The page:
Overcrowded and More Dangerous, Mont Blanc Faces a Crisis


The Goûter Refuge — a futuristic construction that adheres to a cliff at 12,516 toes — is, for many individuals, the ultimate cease en path to the highest of Mont Blanc, the best mountain in Western Europe, straddling the border between France and Italy.

Every summer season at the least 20,000 individuals try the 15,776-foot summit. The majority spend a evening within the Goûter Refuge, on the French facet, which welcomes climbers from late May by September. Local officers and guides say the quantity is rising, and that at the moment’s climbers are much less skilled, whilst hotter temperatures are rising the chance of rockfall and remodeling once-snowy ridges into treacherous sheets of ice. A small variety of climbers additionally look like unwilling to respect the foundations — and even pay for his or her lodging.

“People would say, ‘You have to let us stay for free. We don’t have to pay because you’re a mountain hut,’” stated Antoine Rattin, 46, a information and the supervisor of Goûter Refuge, recalling a few encounters final summer season.

In the excessive, wild panorama across the Refuge, turning individuals out for the evening might imply dying, so Mr. Rattin had no alternative however to abide their presence — even when that meant accepting their refusal to pay the €65.80 (about $74) price for a mattress, and exceeding the hut’s official capability of 120 individuals.

“Clients tend to be obsessed with this mountain, and every experienced mountaineer wants to climb it as well,” said Blaise Agresti, an independent mountain guide and the former head of the PGHM of Chamonix, the security and rescue service that responds to emergencies on Mont Blanc and the surrounding peaks. “Today, many people who come to the mountain go up, come back down and then never go back for the rest of their lives,” he said. “We’ve been marketing Mont Blanc for two centuries. We’ve sold it as this beautiful, symbolic dream. So today, this is the situation we inherit.”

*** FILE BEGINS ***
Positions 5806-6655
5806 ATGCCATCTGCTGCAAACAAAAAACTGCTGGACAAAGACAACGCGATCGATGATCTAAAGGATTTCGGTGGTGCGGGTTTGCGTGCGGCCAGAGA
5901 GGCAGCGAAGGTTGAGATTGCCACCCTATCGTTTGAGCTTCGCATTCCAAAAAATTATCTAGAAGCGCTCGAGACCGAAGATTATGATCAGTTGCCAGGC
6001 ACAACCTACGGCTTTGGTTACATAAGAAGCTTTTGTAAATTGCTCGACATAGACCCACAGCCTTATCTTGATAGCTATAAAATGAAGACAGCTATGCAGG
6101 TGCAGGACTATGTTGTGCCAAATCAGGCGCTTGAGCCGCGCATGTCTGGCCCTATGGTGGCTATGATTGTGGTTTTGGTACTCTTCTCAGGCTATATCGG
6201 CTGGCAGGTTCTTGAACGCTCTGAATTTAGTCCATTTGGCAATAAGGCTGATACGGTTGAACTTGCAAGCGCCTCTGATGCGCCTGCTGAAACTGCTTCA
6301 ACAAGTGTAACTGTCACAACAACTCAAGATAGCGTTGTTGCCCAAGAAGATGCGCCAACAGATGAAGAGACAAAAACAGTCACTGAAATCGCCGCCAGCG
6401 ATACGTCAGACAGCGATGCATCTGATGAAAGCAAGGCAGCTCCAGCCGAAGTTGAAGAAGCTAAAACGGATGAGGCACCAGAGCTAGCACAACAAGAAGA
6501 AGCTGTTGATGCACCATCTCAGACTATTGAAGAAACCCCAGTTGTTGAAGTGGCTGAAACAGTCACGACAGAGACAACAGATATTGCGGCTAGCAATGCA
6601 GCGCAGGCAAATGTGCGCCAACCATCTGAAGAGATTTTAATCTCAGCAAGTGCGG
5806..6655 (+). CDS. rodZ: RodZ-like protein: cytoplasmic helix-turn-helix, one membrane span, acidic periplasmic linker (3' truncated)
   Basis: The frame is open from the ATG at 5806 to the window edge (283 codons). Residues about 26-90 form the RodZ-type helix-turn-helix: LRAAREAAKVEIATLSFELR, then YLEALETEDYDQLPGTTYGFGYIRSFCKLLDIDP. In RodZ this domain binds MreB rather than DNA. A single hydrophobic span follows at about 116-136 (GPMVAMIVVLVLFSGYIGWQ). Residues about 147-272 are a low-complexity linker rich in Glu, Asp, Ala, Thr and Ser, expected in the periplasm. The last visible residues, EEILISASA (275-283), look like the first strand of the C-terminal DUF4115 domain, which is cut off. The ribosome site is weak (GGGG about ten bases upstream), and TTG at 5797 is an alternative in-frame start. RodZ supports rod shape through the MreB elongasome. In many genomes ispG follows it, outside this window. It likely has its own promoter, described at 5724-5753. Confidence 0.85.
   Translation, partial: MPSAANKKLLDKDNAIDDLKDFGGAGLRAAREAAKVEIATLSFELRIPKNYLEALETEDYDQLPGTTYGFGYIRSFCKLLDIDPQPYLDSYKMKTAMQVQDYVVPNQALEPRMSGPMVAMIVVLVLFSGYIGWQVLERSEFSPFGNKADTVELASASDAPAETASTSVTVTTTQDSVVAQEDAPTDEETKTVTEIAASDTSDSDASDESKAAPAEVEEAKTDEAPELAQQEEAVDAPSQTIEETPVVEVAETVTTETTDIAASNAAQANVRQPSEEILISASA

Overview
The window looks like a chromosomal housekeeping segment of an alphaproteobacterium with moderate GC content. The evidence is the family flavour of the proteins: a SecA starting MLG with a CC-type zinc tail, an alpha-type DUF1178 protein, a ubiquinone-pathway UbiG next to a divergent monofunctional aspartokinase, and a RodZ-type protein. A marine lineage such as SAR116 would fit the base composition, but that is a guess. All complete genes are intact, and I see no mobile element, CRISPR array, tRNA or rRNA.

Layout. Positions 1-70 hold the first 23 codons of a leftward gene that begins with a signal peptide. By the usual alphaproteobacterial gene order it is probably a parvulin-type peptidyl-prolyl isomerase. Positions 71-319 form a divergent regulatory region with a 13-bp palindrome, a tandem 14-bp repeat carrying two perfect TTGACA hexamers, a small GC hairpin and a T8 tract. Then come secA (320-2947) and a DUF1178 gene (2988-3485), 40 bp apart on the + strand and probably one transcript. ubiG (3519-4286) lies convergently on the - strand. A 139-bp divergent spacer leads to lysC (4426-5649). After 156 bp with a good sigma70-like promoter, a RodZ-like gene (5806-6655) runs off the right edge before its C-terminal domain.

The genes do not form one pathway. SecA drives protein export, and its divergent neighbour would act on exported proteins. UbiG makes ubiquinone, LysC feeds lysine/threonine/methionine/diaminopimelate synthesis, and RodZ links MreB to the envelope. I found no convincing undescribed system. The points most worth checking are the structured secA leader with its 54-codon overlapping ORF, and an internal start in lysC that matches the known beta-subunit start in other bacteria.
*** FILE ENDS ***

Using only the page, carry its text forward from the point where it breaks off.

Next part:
“I did it once but I would never, ever do it again,” said Rachel McKee, 41, an Irishwoman living in France who climbed Mont Blanc six years ago. She was completely exhausted by the climb, despite her thorough training, and she had to sprint across the Grand Couloir as rocks fell around her. “It was a fantastic experience, but you’re playing with death,” she said.

As warmer temperatures take their toll on the fragile alpine environment, some of the dangers are growing more serious. The average temperature in Chamonix rose by more than 3.6 degrees Fahrenheit over the course of the 20th century (more than double the global rate), said Ludovic Ravanel, a geomorphologist with France’s National Center for Scientific Research and a specialist in the evolution of alpine environments.

But it’s not always easy to convince climbers, many of them go-it-alone amateurs with little knowledge of the routes, on how to protect themselves.

“Today, we have passed from a generation of mountaineers to a generation of tourists who come for one shot, just to take a selfie on the top of Mont Blanc,” said Jean-Marc Peillex, the mayor of Saint-Gervais.

For more than a decade, Mr. Peillex has been arguing for stricter controls. And following the summer of 2018 — when French media published a string of stories describing overcrowding, litter, fist fights and other bad behavior on Mont Blanc — he has achieved his goal.

Starting with the 2019 climbing season, which opened on May 24, anyone hiking the Normal Route must carry identification and proof of a reservation in one of the huts. There has also been a clamp down on free camping. Scores of tents used to cluster outside the Goûter Refuge during the summer, and Mr. Peillex said that people would leave behind trash and feces. But no longer: climbers caught setting up their own tents could now face a fine of €300,000 (about $338,000) and two years in prison.

Yet another restriction was recently introduced after a hot day in June, when about 150 paraglider pilots rode powerful thermal winds to the top of Mont Blanc. A prohibition on landing on the summit was announced the following day.

The new controls have stopped short, however, of requiring a climbing permit or otherwise attempting to impose a limit on the number of people on Mont Blanc. Such an approach would violate the principle, firmly held in France, that the high mountains are a place of liberty that should not be subjected to draconian controls.

But the new measures, which were announced in April by the prefecture of Haute Savoie, are meant to restore respect for the mountain, while also ensuring a safe and smooth flow of climbers. The rules are enforced by PGHM officers and security officials from Saint-Gervais, who patrol the Normal Route around the clock. Still, some have questioned just how much of an impact the new controls will have.

David Ravanel, the president of the Compagnie des Guides de Chamonix, said he hoped the measures would improve people’s experience. “But I don’t think they will decrease the risk of accidents, because they still won’t prevent complete amateurs from climbing the mountain. That’s the biggest challenge we have today.”

Mr. Peillex acknowledged that the new measures alone are not enough; a shift in the public’s attitude is needed, he said. So Mr. Peillex has launched a public information campaign, in the hopes of raising awareness among climbers before they even arrive.



Source link Nytimes.com

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